Diversification: A strategy to reduce your investment risk

Investing has become more popular than ever, with news outlets, online forums, and maybe even your friends and family discussing the next big stock, sector or industry to invest in. Investing entirely in one thing can be tempting when all you hear about are high returns, but it also means the value of your entire portfolio can drop based on the movement of one stock or sector. Learn more below about how diversifying your investment portfolio can help you manage risks that could impact your returns.

Investing in the stock market always carries two inherent risks that comprise your total risk. The first, called systematic risk, is derived from broad market factors that impact the entire market and are something investors can’t control. These include interest rate changes, inflation increases, war, recessions, and even a pandemic like the world is currently facing. The second, called unsystematic or residual risk, is the risk inherent to the investment in a particular company, industry or market. This can include a new competitor in a company’s space or changing laws or regulations on an entire industry that impacts all the businesses within it. While investors cannot entirely remove unsystematic risk, they can take steps to reduce it and lower the total risk of their investment portfolio.

How do I diversify my investment portfolio?

Diversification is the act of spreading risk across your investments so that when some investments or sectors in your portfolio are performing poorly, you’ll have others performing well. Investors should look at their entire investment portfolio and evaluate the weighting of their investments across companies, industries, sectors and markets. Are most of your investments located in one country? You may want to explore investing in global stocks. Are you invested in too many technology companies? Consider broadening out into other sectors like financial services, energy or consumer staples. By creating what’s called a balanced portfolio, you can minimize the substantial losses you might experience if you were heavily invested in any one stock or market. If you’re having difficulty building a balanced portfolio, you may want to work with a registered financial planner or registered financial advisor to create a portfolio right for you.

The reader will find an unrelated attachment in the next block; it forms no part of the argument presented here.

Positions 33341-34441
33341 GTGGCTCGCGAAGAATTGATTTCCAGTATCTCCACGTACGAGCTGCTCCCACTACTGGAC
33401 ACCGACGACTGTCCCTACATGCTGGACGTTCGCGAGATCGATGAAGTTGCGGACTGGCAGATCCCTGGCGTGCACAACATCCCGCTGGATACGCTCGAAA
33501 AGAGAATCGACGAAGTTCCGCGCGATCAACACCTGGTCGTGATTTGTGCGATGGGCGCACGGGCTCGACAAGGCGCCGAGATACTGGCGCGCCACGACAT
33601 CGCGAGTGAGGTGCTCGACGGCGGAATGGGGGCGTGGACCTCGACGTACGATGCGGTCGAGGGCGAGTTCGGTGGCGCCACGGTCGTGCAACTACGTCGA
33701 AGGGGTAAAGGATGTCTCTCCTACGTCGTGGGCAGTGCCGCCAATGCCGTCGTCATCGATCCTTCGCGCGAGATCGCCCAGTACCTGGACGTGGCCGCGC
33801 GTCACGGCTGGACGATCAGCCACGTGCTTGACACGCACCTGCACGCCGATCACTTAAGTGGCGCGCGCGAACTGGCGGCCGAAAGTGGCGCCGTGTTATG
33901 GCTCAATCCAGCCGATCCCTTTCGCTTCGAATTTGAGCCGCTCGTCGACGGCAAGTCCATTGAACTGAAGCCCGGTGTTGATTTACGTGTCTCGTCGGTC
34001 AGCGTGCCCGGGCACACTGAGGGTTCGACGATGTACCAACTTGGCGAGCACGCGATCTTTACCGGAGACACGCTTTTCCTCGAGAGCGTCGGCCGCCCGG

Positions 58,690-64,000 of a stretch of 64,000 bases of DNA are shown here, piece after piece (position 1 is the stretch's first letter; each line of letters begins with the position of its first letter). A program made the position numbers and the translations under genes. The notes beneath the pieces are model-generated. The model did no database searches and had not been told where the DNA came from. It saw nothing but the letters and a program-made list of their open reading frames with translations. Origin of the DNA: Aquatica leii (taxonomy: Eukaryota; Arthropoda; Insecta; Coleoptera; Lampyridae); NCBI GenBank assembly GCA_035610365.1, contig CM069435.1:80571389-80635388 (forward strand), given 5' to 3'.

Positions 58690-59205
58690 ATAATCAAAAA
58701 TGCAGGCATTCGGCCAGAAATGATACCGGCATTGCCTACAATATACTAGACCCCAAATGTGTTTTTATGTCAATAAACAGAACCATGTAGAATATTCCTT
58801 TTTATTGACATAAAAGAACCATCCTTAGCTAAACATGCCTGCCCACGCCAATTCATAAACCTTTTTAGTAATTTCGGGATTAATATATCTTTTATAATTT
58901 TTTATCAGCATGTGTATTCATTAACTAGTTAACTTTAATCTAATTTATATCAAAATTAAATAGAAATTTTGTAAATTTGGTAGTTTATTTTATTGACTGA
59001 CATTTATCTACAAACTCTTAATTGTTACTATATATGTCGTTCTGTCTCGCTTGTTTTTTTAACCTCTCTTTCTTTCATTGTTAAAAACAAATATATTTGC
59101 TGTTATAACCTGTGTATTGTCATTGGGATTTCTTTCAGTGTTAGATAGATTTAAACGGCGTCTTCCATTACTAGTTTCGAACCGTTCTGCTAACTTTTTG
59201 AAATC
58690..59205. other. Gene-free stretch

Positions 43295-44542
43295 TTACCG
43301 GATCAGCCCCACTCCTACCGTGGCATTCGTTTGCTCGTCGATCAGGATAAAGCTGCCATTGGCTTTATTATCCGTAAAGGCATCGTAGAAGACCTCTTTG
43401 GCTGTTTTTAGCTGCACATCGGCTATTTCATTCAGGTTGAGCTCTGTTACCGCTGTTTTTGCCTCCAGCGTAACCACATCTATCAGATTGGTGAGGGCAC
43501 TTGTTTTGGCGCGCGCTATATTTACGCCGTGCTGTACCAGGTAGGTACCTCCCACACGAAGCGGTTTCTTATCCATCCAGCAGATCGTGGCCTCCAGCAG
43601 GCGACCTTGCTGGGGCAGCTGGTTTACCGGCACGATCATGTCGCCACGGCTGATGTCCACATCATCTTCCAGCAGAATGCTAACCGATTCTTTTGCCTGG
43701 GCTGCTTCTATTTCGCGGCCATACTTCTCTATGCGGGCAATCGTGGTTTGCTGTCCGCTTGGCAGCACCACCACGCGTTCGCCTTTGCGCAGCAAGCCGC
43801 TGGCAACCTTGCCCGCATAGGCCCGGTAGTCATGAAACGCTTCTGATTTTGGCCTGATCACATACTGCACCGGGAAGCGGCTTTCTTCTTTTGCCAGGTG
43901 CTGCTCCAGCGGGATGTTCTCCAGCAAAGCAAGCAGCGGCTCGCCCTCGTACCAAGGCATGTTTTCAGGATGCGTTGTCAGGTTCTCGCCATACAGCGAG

Why diversify my investments if they are doing well?

It may be difficult to justify diversifying your investments if they are doing well, but remember that no security or market will altogether avoid downturns. Regardless of the investment, company, industry or market you choose to invest in, there are various unsystematic risks. These include business risk, financial risk, strategic risk and legal and regulatory risk. Each of these can impact your returns. Without diversification of your investments in different markets, industries and companies, your investment returns could feel the full effects of all this risk.

You can’t predict the future, but you can hedge against risk.

Even when you thoroughly research your investments, you still can’t foresee all the risks you may encounter. Diversifying your investment portfolio won’t protect you entirely from losses, however, it can help drive steadier returns in the long run and help you achieve your investment goals.

Author: James MacTavish

Senior Advisor, Investor & Industry Education

Alberta Securities Commission

Health & Dental Process for Fall 2021

As of July 5, 2021; Saitsa will be accepting Health & Dental Opt-Out forms for the Fall 2021 semester. As soon as you are registered or begin self-registration for the Fall 2021 semester you are able to submit a Health & Dental Opt-Out form.

You have until July 26 to send your completed Health & Dental opt-out form to Saitsa for processing before the tuition fee deadline in order to receive Opt-Out credits before paying tuition fees. All other Health & Dental opt-outs processed after July 26 will follow SAIT’s refund policy where credit balances may be applied to future terms.

SAIT Refunds: Credit balances, for students who are registered or plan to register in a future term, will be carried forward and applied as appropriate to that future term.  Refundable balances will also be assessed at the end of the academic year for refunding. More info here.